Spectator on facebook

Spectator on facebook

Slovak homeownership rate among highest in EU

NINE out of 10 Slovak households live in their own property.

(Source: Sme )

This means that they are owners of the flat or house they live in; and it is the second-biggest share in the whole European Union after Romania where 96 percent of households own their accommodation. It stems from a Poštová Banka analysis, based on data of Eurostat, the EU’s statistics office.

The EU chart is topped mostly by new member states, including the Visegrad Group (Hungary, Poland, the Czech Republic and Slovakia), Latvia, Lithuania, Bulgaria and Croatia. Historically, inhabitants of these countries tended to buy the flats they lived in, after the fall of communism, while before, there was virtually no real-estate market during the previous regime. Another reason is that a market for rental flats such as in western Europe is hardly developed in these countries, wrote Jana Glasová, a Poštová Banka analyst.

On the opposite end of the chart, there are developed economies of the EU: only about one half of Germans own the residence they live in, while the situation is similar also in Austria; in Denmark, the UK, France or the Netherlands, less than two-thirds households live in their own residence. There, the share of people renting the property they live in is highest.

While 50.3 percent of Slovaks live in a flat, 49.4 percent live in a house. The European average is more inclined towards houses; almost 60 percent of Europeans live in houses, and 40 percent in flats. Britons most prefer living in a house, as 85 percent of them prefer this style. Opposite is the case in Spain, where only one third live in a house, and the rest in flats.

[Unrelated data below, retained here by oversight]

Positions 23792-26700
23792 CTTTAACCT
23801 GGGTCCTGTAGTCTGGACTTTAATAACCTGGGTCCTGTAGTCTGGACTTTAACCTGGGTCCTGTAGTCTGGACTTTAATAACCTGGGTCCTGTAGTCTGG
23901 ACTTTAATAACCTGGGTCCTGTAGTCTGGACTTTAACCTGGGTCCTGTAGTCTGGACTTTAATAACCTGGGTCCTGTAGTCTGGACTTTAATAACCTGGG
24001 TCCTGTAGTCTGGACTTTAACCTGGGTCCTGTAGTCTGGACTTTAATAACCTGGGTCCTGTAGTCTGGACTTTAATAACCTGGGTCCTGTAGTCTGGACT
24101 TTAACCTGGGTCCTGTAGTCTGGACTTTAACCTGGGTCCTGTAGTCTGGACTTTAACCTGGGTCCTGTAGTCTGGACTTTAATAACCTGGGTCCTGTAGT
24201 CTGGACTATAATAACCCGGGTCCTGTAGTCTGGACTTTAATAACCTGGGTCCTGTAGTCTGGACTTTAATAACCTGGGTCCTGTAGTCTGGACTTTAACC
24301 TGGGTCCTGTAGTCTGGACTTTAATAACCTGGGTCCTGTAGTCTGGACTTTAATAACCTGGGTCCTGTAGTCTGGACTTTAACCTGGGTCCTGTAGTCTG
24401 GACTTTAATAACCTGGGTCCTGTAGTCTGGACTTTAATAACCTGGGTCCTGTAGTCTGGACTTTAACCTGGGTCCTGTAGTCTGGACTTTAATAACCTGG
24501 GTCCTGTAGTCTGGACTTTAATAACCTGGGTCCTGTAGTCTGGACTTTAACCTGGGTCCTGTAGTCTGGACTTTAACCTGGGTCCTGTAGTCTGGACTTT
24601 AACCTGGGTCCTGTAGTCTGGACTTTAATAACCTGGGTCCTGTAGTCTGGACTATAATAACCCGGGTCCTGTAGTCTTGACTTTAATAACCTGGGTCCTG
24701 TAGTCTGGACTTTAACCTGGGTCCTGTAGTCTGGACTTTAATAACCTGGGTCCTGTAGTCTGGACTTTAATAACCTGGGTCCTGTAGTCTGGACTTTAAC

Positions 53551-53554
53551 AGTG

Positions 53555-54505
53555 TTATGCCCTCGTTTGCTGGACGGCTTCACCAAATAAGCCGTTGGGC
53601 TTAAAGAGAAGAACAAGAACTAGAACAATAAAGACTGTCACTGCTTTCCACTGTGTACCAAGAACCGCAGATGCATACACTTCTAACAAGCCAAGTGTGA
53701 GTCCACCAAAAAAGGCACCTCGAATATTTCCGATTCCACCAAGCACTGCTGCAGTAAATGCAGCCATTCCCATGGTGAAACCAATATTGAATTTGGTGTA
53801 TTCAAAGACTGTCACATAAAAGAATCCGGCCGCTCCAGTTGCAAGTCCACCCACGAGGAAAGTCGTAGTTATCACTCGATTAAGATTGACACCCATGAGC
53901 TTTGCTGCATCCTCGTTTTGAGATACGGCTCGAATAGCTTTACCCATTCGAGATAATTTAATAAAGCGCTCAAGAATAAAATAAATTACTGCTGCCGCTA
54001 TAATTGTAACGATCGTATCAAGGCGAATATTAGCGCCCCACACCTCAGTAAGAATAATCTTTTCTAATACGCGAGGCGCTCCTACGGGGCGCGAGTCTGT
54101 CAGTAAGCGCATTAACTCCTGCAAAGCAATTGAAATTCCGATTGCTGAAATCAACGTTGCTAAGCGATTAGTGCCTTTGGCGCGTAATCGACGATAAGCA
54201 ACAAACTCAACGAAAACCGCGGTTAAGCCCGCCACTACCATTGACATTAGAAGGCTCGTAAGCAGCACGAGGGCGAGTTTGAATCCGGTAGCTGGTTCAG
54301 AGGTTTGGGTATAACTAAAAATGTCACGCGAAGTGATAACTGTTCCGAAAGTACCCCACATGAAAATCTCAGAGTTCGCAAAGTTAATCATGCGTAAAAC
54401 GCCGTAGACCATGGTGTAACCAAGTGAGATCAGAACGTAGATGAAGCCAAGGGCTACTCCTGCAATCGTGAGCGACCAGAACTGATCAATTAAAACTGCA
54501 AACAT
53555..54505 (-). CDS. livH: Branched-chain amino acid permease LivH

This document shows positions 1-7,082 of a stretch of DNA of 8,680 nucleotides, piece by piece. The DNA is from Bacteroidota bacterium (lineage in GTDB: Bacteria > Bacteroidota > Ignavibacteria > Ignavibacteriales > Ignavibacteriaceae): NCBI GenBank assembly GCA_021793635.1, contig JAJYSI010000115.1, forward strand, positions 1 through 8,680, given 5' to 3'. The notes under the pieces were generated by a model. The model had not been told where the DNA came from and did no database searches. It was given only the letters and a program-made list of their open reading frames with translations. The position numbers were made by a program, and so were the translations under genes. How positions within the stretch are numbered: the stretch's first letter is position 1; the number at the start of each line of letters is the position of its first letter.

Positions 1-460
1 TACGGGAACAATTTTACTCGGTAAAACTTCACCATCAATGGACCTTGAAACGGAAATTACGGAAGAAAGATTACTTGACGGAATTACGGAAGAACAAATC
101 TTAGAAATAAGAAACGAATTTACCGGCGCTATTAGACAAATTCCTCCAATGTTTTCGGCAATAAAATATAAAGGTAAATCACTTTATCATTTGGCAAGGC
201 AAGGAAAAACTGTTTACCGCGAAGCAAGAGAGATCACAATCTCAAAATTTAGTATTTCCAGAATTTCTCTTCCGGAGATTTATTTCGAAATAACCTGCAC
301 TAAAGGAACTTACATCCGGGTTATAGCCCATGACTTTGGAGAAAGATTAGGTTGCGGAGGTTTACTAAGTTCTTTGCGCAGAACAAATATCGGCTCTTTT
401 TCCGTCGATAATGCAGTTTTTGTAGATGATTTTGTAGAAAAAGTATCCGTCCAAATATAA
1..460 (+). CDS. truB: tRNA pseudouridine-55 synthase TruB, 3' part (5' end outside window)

Overall 25 percent of Slovak households are single-member. It can be estimated that these are mostly households of pensioners or young people before they start a family but after they leave parents’ homes. At first sight, this may seem to be a high number, but in the EU almost one-third of households are singles’ and in Denmark, they form 45 percent of all households, according to Glasová.

The processing of personal data is subject to our Privacy Policy and the Cookie Policy. Before submitting your e-mail address, please make sure to acquaint yourself with these documents.

Top stories

The memory of emigration will survive in our children's children Photo

Dušan Tóth, a noted figure of the Slovak community in Canada remembers 1968 and his emigration.

Last days in Austria before departure to the US. Dušan and Valika Tóth, their son Petrík, and the parents, sisters and brother-in-law of Valika Tóth.

August 1968: After a temporary thaw, the Czechoslovak borders were sealed

Tens of thousands of citizens used the window of opportunity and left Czechoslovakia following the invasion of the Warsaw Pact troops 50 years ago.

August 21st, 1968: The Warsaw Pact troops, led by the Soviet army, invaded Czechoslovakia .

Slovak shooter wins women’s skeet at European Championships

Danka Barteková won the skeet competition, while two other Slovak shooters triumphed in the double trap mixed teams’ competition in Leobersdorf.

Sport shooter Danka barteková trains, illustrative stock photo.